Letters of the Week: Our Readers Chime in on Last Week’s Issue

“Plaid Friday Weekend 2017 Guide,” Ad, 11/15

Get Your Facts Straight

Greetings to whomever is responsible for promoting Plaid Friday. If you are going to mention the origin of Plaid Friday, you need to state the facts. Plaid Friday was not founded by Kerri Johnson. It was founded by Kerri Johnson and Matt and Lena Reynoso of The Compound Gallery. The Compound Gallery also received an Indie Award for creating Plaid Friday, and we also created the first website, graphics, etc. for Plaid Friday. It would be fine with us if you just continued to promote the event with no mention of origin, but if you are going to mention the founders, you need to get your facts straight. It is completely unacceptable (considering you act as a champion for small businesses) to intentionally dismiss our contribution in creating the concept and name.

Matt and Lena Reynoso

“Highland Hospital Surveillance Stirs Concerns,” News 11/22

Why Just Highland?

We don’t have a license plate reader scanning every plate and sending them to the Department of Homeland Security in the parking lot at the Alta Bates or Eden Medical Center emergency rooms. Why is that? The rabble has a right to be roused.

Tracy Rosenberg

“Cap-and-Trade Isn’t Working,” EcoWatch, 11/22

REDD Is the Problem

The article convincingly presented the ineffectiveness of California’s cap-and-trade (AB 398). But it only begins to present the global suffering, dislocation, and acculturation that is likely to be caused by the proposed trading of developing country carbon offsets through REDD+ (REDD).

REDD is an acronym for a program that stands for the reducing emissions due to deforestation and forest degradation. These destructive forest processes emit around 20 percent of the world’s greenhouse gases — more than those emitted by all global transportation. One of the REDD program’s main methods is to biologically sequester carbon in forests and create carbon credits for sale and trading. But the REDD agreement text only “requests” that REDD participants “address … forest governance,” “safeguards,” and “participation” for marginalized and traditional forest people. Would REDD promoters or Gov. Brown sign an agreement that only “addressed” their family’s property rights or human rights without the legal requirement to enforce those rights? And what if those supporters also lived in a remote forest in Papua New Guinea, without legal means to enforce those rights?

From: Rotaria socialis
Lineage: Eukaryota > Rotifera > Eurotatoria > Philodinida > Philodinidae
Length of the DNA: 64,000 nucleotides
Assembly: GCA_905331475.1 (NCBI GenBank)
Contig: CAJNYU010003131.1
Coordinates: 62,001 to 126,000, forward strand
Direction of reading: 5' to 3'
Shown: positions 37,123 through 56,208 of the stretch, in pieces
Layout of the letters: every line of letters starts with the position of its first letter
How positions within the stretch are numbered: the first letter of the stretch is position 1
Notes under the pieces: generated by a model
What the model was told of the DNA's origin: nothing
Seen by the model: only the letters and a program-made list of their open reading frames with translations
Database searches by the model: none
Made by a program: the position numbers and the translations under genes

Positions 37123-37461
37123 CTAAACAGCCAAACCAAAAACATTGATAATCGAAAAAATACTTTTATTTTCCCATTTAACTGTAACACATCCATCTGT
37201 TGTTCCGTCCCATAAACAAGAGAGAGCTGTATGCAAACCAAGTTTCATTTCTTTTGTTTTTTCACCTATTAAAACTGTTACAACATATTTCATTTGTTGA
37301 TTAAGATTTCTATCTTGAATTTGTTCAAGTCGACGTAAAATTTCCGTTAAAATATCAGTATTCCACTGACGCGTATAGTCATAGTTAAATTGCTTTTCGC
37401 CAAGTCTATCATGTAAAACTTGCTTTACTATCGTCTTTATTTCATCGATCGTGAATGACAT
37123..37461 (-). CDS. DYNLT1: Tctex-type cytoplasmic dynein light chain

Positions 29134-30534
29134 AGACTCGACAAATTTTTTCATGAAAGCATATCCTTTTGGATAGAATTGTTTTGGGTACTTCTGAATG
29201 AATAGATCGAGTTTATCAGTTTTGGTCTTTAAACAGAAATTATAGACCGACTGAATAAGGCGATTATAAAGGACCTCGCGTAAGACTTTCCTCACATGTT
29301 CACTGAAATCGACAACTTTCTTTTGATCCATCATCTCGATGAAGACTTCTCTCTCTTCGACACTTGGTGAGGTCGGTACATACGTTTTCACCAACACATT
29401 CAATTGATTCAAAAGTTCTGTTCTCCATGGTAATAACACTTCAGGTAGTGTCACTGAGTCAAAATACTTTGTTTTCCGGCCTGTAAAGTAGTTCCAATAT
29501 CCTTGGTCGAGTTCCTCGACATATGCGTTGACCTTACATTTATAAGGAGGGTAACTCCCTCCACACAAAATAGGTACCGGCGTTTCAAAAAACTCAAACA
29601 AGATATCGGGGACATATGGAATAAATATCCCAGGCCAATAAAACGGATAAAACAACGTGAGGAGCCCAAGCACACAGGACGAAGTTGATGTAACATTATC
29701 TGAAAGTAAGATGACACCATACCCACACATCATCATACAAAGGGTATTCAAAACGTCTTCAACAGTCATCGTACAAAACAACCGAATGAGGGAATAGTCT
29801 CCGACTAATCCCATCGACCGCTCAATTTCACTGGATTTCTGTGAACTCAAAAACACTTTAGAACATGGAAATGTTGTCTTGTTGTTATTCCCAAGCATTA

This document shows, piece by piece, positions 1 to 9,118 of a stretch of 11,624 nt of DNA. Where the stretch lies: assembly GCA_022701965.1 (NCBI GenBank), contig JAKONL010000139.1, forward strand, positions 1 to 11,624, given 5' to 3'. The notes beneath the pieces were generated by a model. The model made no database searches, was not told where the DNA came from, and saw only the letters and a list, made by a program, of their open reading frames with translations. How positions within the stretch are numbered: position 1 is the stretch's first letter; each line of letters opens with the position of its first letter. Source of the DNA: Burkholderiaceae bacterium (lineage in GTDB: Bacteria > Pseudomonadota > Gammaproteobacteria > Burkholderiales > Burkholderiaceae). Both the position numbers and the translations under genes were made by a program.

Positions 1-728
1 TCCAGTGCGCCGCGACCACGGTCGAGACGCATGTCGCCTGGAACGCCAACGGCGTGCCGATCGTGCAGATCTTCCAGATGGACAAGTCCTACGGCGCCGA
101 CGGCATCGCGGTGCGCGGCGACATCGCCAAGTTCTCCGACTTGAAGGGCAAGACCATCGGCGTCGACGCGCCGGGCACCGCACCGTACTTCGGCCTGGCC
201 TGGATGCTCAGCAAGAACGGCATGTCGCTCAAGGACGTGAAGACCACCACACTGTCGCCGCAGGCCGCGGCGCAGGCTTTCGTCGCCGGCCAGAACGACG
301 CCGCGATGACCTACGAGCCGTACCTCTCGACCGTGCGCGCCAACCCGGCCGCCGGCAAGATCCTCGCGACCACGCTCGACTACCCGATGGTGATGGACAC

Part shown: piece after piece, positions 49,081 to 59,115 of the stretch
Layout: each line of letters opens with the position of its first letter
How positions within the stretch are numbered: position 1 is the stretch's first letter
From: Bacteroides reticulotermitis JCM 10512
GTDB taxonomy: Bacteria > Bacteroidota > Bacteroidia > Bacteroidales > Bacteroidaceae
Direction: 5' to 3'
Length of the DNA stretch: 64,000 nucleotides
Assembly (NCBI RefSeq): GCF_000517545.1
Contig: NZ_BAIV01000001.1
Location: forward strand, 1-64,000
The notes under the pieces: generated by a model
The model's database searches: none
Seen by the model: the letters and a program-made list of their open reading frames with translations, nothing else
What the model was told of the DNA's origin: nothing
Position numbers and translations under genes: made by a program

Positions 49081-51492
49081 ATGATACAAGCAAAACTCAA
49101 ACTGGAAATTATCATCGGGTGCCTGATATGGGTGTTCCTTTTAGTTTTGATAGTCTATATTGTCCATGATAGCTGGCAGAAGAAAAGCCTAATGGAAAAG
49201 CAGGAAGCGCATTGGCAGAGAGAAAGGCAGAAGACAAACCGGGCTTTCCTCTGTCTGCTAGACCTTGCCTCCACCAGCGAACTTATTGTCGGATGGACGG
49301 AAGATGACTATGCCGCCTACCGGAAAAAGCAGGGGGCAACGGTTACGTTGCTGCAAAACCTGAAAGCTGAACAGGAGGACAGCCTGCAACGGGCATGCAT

Jorge Furagaro Kuetgaje, climate coordinator for COICA, the Indigenous People of the Amazon Basin, stated, “For us to continue to conserve the tropical forests … we need to have strong rights to those forests. Death should not be the price we pay for playing our part in preventing the emissions that fuel climate change.”

The human rights and land ownership enforcement record of tropical forested countries is alarming. “At least 640 land and environmental activists have been killed since the 2009 climate negotiations in Copenhagen — some shot by police during protests, others gunned down by hired assassins,” according to a Global Witness Nov. 30, 2015 press release.

Norman Lippman

“Why Oakland Should Cut Off ICE,” Seven Days, 11/22

ICE Is Not Protecting Me

I have lived in Oakland for 30 years. I have been the subject of four crimes, all of them minor. None of the criminals was an undocumented immigrant; all of them were born in the United States. Don’t tell me that ICE is protecting me.

Mike Elwin

“The Wrong Path?” Online Feature, 11/22

Thank You

Thanks for taking such an in-depth look at the issues surrounding Paideia and Oakland Tech in general. I benefited enormously from the program and use what I learned there every day, but I also recognize how privileged I was to have that experience. Bottom line: If every educator was able to devote as much time and effort to their students as Ms. Wolfe, the world would be a better place.

Luke Bowyer via Facebook


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